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This is the tenth in a series of posts about depression and more importantly, how we can take steps to hopefully keep it under control.
After I was diagnosed with depression, I was convinced I could limit both the frequency of my ‘bad’ days, and also the severity of those days. I researched everything I could about how other sufferers deal with their condition, and listed all the advice I thought could work for me. This resulted in fifteensteps, which I’m covering over fifteen weeks, and this is number ten.
Step 10 – Bacteria is Good!
AKA – Improve Gut Health
Excuse the pun but I’ve decided to look after my stomach bacteria. Don’t know why, just a gut feeling!
This point was a late addition to my regime, and I only became aware of the advantages recently. It’s receiving a lot of attention, and rightly so.
The gastrointestinal tract is home to a host of microbes collectively known as the microbiome, and the highest concentration is in the gut. Broadly, there are two types of bacteria present: good and bad.
Scientific research claims we’re not getting enough of the good variety, and too much of the bad, which can cause problems from weight gain to a weakened immune system, poor skin condition, and – wait for it – a decline in mental health.
Inadequate nutrition, such as too many highly processed foods, alcohol, caffeine, sugar, and artificial sweeteners, weaken the microbiome.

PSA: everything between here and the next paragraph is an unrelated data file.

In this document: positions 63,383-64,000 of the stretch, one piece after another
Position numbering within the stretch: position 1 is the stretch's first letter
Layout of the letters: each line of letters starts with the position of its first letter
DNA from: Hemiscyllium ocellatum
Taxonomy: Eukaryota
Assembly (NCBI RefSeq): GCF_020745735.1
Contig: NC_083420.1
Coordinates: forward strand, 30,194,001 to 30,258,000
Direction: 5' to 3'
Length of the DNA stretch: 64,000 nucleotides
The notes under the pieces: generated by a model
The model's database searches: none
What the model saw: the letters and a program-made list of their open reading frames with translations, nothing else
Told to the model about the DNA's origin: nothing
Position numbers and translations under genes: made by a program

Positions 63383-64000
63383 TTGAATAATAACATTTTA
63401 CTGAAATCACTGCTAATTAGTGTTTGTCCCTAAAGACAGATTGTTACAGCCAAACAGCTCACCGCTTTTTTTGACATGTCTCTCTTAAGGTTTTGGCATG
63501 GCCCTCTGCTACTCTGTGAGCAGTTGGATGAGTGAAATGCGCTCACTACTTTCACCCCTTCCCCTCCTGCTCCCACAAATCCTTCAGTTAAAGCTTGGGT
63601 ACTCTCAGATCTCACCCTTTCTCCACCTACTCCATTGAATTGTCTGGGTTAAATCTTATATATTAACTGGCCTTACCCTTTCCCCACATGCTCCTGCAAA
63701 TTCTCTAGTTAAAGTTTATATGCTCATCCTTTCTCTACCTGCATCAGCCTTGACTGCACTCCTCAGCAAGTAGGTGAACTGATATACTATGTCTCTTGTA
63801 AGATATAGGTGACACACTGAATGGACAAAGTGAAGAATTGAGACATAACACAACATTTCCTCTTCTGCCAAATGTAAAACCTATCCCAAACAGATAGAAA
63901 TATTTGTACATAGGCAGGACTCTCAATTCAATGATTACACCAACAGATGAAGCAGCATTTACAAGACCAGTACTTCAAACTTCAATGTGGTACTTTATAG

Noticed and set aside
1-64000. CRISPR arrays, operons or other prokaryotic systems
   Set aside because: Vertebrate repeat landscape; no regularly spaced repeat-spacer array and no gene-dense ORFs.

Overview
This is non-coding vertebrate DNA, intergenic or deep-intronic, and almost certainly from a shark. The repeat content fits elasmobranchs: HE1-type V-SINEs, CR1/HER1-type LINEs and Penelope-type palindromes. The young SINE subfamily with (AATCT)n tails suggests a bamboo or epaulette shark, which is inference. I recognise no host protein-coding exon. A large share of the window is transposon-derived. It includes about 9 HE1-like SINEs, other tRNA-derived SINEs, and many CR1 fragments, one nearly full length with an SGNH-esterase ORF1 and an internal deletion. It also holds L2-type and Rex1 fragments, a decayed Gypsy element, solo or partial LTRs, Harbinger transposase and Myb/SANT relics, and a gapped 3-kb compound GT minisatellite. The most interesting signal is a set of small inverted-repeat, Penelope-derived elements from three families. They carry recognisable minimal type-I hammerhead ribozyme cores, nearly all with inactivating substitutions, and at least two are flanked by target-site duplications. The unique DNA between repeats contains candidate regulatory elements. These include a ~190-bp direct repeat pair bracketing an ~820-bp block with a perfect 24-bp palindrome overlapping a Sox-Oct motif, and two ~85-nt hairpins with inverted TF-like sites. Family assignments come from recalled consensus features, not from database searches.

Eating healthier food and incorporating more sources of good bacteria can help. There are two types of these foods: prebiotic and probiotic. Probiotics contain the good bacteria themselves, and prebiotics are foods that nourish them.
Probiotic yoghurts have been in the supermarket chiller section for years. Others include fermented foods such as sauerkraut, kimchi, kombucha (I hadn’t heard of most of them either), some cheeses, and apple cider vinegar.
It’s important when considering fermented foods to not buy the pasteurised kind. All pasteurisation does is kill off the good bacteria, which is the food industry’s way of getting rid of anything they think could harm you. Ironic isn’t it? These foods are great for your gut health, but because they contain that terrible word bacteria, the food industry must err on the side of caution, and the law, and pasteurise them.
Some people need to be careful when consuming them, for example those who are pregnant.
Prebiotics – which I liken to fuel for the probiotic – feed the good bacteria and keep them healthy. Prebiotic is dietary fibre. Major sources are chicory root, dandelion greens, Jerusalem artichokes, garlic, onions, leeks, asparagus, bananas, and oats. Eat raw if possible; cooking can reduce the benefits but is inescapable for foods such as Jerusalem artichokes.
To sum up, introduce probiotics to top up with good bacteria, then feed them prebiotics.
Step 11 – Toxic Friendships
AKA – Remove the Negatives
You can read about my hike across Scotland, while coming to terms with the fact I had depression, in my latest book – High and Low. Just click on the image for details.